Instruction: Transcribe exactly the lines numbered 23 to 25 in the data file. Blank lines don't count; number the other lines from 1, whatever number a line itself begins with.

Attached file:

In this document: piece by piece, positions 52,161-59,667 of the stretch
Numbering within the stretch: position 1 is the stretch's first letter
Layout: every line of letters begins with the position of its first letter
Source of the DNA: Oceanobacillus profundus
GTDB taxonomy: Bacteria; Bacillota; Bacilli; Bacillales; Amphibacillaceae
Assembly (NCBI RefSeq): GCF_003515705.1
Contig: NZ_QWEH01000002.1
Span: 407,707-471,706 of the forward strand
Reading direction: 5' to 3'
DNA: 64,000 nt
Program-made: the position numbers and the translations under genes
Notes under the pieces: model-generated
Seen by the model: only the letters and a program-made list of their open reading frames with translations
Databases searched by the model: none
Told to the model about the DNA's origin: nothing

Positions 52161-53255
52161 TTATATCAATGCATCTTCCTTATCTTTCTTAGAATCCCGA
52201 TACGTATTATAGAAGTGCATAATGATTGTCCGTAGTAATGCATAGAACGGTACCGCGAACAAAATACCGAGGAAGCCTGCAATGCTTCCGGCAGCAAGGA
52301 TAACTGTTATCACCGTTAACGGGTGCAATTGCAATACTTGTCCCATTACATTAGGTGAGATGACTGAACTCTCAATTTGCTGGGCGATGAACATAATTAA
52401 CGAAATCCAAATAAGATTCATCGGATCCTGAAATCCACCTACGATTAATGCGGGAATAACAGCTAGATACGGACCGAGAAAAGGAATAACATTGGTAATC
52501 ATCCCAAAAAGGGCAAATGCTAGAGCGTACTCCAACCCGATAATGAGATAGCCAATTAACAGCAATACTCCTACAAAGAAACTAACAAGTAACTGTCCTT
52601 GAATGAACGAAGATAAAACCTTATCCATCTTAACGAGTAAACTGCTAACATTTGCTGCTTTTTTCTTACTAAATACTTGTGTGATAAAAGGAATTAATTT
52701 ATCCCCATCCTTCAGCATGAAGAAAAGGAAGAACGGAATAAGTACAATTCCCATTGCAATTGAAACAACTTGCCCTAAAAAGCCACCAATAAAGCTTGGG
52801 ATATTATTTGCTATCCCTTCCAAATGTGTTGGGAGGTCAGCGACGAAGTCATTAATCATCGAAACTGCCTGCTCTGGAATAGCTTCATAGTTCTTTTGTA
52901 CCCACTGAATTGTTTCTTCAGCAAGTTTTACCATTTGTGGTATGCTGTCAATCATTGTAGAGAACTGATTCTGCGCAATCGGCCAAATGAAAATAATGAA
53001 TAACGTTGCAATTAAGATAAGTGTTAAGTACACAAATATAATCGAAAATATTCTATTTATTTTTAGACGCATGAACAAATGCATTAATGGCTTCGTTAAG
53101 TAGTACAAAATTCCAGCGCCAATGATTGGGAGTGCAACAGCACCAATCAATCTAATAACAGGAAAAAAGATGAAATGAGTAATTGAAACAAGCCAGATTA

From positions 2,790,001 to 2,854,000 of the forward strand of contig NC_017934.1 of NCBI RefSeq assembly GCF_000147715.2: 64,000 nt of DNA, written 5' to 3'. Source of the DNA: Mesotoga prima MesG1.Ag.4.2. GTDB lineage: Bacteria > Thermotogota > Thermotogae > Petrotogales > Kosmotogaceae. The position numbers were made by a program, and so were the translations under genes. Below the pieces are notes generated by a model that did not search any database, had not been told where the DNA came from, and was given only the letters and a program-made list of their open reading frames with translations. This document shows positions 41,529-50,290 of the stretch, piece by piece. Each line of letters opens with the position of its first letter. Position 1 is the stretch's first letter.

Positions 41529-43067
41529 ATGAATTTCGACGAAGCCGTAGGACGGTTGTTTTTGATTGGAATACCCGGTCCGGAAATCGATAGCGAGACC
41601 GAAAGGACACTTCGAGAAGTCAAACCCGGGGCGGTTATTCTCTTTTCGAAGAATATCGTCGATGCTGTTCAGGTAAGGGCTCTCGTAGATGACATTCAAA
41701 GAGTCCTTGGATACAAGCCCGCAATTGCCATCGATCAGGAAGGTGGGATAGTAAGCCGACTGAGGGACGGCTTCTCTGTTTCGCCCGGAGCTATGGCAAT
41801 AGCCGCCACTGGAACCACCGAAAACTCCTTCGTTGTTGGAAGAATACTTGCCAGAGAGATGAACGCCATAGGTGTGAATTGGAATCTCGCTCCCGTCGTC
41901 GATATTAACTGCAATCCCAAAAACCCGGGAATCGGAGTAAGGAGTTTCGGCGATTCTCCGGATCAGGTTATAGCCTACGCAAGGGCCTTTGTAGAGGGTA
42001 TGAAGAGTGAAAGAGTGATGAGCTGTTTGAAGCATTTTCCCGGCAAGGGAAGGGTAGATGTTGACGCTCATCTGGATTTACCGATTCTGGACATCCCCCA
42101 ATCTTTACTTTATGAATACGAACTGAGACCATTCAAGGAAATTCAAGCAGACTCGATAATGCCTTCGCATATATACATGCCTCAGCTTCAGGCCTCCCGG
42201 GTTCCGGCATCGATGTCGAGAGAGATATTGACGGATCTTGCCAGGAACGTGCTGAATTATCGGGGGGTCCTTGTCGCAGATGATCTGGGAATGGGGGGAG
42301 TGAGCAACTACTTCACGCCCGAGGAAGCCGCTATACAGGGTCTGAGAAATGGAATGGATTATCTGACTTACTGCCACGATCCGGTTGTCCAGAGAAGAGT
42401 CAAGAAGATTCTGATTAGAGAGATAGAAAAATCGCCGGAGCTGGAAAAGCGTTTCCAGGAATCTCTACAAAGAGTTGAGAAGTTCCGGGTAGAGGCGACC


52701 ATCCCCATCCTTCAGCATGAAGAAAAGGAAGAACGGAATAAGTACAATTCCCATTGCAATTGAAACAACTTGCCCTAAAAAGCCACCAATAAAGCTTGGG
52801 ATATTATTTGCTATCCCTTCCAAATGTGTTGGGAGGTCAGCGACGAAGTCATTAATCATCGAAACTGCCTGCTCTGGAATAGCTTCATAGTTCTTTTGTA
52901 CCCACTGAATTGTTTCTTCAGCAAGTTTTACCATTTGTGGTATGCTGTCAATCATTGTAGAGAACTGATTCTGCGCAATCGGCCAAATGAAAATAATGAA